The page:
A Sudden Drop in Motivation: Why?

Thirty percent of employees feel less engaged at work than they did six months ago. How firms can turn that around—and need to.

Gone are the speculative, headline-grabbing bonuses that rewarded high performers who changed jobs or stayed on. Retirement plans that were robust have now sunk dramatically. And one CEO after another is warning staffers about a looming recession.

The reasons are many, but worker motivation—that critical, hard-to-grasp component of a company’s success, is nosediving. According to a new survey from the Conference Board, a nonprofit business think tank, 30% of employees say their level of engagement—the commitment and connection that they feel to their work—is lower than six months ago. And 18% said their level of effort had declined over the last six months. Women, millennials, and individual contributors report lower engagement than men, older generations, and executives.

Experts say they can’t pinpoint any one event that caused the shift, but cite an accumulation of mounting stresses—some within company control, most not. Many firms, for instance, continue to shift work-from-home policies, leaving workers confused about expectations. Meanwhile, other workers fret over inflation, the state of world affairs, and downbeat financial forecasts.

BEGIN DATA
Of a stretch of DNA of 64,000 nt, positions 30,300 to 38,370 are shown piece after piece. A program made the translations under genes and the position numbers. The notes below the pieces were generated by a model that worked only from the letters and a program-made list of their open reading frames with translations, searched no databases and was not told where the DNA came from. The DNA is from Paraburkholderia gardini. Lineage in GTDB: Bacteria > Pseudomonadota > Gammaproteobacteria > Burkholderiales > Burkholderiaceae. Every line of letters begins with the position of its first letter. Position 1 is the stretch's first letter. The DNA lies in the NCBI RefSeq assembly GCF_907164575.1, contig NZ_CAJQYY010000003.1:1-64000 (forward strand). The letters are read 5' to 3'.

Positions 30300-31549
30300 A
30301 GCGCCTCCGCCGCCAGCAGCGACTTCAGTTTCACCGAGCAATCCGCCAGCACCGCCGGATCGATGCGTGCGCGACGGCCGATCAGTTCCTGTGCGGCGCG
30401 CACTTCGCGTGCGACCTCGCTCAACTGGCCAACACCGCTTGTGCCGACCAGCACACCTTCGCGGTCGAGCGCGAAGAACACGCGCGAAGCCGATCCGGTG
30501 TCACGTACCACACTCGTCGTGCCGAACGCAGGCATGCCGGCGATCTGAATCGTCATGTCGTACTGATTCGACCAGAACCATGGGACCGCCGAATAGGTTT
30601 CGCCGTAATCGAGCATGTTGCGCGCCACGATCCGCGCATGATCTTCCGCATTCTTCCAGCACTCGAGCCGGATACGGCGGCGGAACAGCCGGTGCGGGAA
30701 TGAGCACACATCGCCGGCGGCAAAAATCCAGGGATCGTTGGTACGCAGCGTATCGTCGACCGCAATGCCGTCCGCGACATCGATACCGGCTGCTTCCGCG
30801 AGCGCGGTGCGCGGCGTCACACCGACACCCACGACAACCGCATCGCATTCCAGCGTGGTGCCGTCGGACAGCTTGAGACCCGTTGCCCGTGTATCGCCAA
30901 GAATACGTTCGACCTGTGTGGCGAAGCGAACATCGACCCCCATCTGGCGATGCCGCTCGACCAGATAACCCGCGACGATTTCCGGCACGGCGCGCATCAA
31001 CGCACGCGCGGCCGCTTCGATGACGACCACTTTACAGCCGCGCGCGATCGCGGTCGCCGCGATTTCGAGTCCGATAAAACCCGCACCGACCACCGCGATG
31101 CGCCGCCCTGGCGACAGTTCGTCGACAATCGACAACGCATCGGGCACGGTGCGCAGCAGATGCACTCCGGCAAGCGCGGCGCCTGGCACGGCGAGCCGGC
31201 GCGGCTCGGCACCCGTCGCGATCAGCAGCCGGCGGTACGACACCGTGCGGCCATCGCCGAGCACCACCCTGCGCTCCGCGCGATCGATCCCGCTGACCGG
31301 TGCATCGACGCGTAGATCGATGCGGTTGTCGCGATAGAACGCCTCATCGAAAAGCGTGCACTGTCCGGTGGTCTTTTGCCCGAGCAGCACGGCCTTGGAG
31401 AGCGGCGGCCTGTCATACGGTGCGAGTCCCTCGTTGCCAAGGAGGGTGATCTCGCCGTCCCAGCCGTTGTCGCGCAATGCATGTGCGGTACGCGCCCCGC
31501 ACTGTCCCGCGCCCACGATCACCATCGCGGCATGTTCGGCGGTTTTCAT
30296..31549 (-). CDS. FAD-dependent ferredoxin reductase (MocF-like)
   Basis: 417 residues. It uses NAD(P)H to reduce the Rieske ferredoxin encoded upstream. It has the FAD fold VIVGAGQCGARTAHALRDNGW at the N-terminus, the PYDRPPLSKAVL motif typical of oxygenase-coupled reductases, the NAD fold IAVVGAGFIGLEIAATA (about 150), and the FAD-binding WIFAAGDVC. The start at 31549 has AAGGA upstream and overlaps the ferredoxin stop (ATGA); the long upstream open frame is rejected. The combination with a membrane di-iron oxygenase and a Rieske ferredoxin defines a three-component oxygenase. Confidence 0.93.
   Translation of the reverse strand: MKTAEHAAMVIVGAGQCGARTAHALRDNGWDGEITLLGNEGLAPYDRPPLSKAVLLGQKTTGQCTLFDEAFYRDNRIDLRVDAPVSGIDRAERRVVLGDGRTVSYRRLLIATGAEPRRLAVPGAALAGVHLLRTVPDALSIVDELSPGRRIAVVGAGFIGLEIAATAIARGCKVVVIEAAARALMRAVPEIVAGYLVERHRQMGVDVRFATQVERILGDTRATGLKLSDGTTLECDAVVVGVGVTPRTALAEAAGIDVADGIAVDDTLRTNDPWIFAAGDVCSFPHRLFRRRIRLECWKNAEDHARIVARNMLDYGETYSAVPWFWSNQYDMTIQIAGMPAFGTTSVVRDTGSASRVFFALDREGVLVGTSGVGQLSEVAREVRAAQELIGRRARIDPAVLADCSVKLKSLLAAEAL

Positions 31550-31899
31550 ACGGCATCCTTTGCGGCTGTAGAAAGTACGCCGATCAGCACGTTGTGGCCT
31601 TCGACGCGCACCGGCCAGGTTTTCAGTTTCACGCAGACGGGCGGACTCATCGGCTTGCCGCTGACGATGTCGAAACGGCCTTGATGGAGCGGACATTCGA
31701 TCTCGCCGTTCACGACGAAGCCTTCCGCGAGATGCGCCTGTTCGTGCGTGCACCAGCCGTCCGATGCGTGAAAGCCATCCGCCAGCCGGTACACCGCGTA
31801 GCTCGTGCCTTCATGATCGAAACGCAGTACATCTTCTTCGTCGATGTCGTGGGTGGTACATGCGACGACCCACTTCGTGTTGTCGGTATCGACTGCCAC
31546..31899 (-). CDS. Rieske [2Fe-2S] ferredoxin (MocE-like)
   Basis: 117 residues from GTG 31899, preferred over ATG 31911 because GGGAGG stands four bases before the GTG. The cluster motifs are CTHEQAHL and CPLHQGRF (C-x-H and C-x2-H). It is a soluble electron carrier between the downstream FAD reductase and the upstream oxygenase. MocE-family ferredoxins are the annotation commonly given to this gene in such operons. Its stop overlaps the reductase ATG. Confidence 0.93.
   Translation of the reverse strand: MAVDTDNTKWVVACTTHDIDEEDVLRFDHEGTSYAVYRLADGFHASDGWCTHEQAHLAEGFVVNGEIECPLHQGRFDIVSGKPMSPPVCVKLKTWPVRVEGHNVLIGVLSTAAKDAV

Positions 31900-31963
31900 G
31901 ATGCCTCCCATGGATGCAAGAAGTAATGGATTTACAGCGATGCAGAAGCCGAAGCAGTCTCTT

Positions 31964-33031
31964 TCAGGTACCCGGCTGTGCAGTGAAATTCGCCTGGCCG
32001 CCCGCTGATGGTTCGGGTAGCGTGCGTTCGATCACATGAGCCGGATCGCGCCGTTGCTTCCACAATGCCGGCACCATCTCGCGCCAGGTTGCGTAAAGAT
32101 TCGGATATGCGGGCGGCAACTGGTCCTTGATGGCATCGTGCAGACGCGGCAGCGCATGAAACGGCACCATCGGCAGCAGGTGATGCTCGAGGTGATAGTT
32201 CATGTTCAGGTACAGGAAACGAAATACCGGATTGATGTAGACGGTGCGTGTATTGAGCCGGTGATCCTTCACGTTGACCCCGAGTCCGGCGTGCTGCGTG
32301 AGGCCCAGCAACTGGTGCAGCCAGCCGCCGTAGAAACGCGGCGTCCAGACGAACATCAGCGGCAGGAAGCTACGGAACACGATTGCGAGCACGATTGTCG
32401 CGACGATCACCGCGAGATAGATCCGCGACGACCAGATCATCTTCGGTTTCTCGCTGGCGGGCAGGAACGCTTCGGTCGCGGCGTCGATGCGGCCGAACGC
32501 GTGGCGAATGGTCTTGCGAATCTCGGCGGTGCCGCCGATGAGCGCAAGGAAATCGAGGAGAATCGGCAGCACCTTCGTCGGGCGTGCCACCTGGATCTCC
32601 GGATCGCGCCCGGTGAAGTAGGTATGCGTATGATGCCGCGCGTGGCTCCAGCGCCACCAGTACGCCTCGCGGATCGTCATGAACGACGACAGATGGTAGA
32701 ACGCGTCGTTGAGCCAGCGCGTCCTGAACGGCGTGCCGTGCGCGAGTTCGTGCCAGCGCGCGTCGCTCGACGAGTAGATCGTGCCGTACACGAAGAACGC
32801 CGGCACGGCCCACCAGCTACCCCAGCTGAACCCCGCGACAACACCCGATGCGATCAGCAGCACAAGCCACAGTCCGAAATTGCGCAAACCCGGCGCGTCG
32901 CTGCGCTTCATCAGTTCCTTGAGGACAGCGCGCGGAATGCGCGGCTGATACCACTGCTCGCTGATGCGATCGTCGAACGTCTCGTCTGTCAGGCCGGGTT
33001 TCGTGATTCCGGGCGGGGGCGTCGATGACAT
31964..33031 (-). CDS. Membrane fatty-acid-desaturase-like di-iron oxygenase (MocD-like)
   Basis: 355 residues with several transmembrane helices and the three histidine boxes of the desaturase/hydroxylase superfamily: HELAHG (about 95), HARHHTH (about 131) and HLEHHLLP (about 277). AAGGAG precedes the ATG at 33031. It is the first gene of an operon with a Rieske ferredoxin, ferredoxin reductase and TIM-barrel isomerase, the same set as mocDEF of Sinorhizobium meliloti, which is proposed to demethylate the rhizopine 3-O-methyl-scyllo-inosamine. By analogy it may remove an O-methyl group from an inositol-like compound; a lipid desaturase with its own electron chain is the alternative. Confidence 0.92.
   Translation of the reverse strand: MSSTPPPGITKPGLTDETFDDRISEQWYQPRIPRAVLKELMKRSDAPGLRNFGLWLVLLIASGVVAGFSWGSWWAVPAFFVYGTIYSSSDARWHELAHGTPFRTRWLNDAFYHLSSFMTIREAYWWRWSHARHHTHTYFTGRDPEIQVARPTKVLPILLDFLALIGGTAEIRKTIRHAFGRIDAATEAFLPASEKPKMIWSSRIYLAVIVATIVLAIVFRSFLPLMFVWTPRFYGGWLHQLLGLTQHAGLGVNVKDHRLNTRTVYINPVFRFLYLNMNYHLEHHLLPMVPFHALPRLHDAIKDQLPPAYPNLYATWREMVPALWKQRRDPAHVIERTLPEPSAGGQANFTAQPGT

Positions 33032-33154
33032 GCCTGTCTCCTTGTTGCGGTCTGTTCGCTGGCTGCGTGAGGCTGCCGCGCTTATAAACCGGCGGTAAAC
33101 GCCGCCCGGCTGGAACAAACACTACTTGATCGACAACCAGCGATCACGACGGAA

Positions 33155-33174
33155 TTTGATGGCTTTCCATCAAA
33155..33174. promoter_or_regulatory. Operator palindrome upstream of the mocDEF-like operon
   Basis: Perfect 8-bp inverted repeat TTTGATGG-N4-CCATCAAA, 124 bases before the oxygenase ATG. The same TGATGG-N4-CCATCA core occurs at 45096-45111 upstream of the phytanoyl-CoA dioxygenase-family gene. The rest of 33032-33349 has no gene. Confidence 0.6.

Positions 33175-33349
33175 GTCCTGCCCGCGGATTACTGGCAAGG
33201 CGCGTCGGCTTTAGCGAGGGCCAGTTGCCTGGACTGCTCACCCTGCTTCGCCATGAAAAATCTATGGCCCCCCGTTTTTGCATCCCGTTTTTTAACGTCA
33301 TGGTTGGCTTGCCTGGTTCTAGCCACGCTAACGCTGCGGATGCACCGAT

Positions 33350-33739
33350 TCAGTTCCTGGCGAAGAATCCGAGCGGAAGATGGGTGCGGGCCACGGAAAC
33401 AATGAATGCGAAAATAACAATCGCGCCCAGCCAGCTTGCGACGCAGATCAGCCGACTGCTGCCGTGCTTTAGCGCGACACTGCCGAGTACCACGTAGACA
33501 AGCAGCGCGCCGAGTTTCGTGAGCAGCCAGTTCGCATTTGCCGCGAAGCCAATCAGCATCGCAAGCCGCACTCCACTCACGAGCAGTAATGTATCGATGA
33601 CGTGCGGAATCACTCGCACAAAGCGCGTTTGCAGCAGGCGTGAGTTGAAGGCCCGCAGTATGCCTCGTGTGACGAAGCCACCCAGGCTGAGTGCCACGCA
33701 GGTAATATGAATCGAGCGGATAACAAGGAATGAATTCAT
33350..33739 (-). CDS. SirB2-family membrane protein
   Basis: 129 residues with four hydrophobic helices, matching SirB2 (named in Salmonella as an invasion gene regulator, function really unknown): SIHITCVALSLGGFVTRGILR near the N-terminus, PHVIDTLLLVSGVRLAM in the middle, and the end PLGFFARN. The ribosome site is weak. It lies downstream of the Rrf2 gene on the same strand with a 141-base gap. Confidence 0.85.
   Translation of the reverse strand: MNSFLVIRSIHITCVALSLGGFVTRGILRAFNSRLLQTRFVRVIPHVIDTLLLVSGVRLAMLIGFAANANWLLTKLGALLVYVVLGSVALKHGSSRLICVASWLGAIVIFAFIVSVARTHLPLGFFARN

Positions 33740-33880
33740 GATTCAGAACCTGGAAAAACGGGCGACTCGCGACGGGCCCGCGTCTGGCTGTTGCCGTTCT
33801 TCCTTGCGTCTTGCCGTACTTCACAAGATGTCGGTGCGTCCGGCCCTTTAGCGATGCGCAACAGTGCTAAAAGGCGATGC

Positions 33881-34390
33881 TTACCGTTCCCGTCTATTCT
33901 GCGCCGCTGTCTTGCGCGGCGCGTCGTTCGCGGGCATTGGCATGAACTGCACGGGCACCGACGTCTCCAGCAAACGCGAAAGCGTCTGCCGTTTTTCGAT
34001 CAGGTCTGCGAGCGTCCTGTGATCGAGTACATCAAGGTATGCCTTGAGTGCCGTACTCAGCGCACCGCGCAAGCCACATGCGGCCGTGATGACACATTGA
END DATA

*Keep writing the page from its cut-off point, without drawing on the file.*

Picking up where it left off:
“People are genuinely tired, and it’s showing,” says Kristi Drew, Korn Ferry senior client partner and global account leader in the firm’s Financial Services practice.

The engagement drop among workers also may be a reaction to their own changing priorities, says Anu Gupta, a Korn Ferry senior client partner. The pandemic continues to make people reconsider what they want out of their careers and personal lives. If their current job isn’t helping them meet those priorities, they become less engaged.

A modern corporation thrives when it employs motivated workers who are eager to make a big impact for themselves and their organization. Experts say any lack of motivation among a company’s workers, particularly younger ones, can be a troubling sign. Less-engaged workers are more prone to quit and often less productive than their more motivated counterparts.

The Conference Board said that an individual employee’s work environment—whether on-site, remote, or hybrid—had no impact on how engaged that employee said they were. However, some experts believe that the difficulty in forging connections may be taking a toll. There’s very little “stickiness” at work, says Tanya van Biesen, a Korn Ferry senior client partner and managing partner for the firm’s Board and CEO Services practice in Canada. Employees, particularly new recruits who joined their organization during a period when many of their coworkers may rarely be in the office, have found it particularly difficult to embrace a company’s culture or even develop friends at work. “You end up having no connections to anyone or anything,” van Biesen says.

That might be one of the reasons people continue to walk away from their jobs in near-record numbers, despite the slowing economy. In August, there were nearly 4.2 million quits nationwide, not too far away from the record high of 4.5 million last November. Before April 2021, there had never been more than 4 million quits in a single month.

Employee engagement may never get as high as some leaders would like. On average, only about one-third of workers ever consider themselves “highly engaged” at work. It’s why many experts say the onus is on leaders to offer workers meaningful assignments and the opportunity to develop their skills and careers. Managers also need to set clear goals and expectations for their direct reports, help them meet those goals, and take action when they don’t.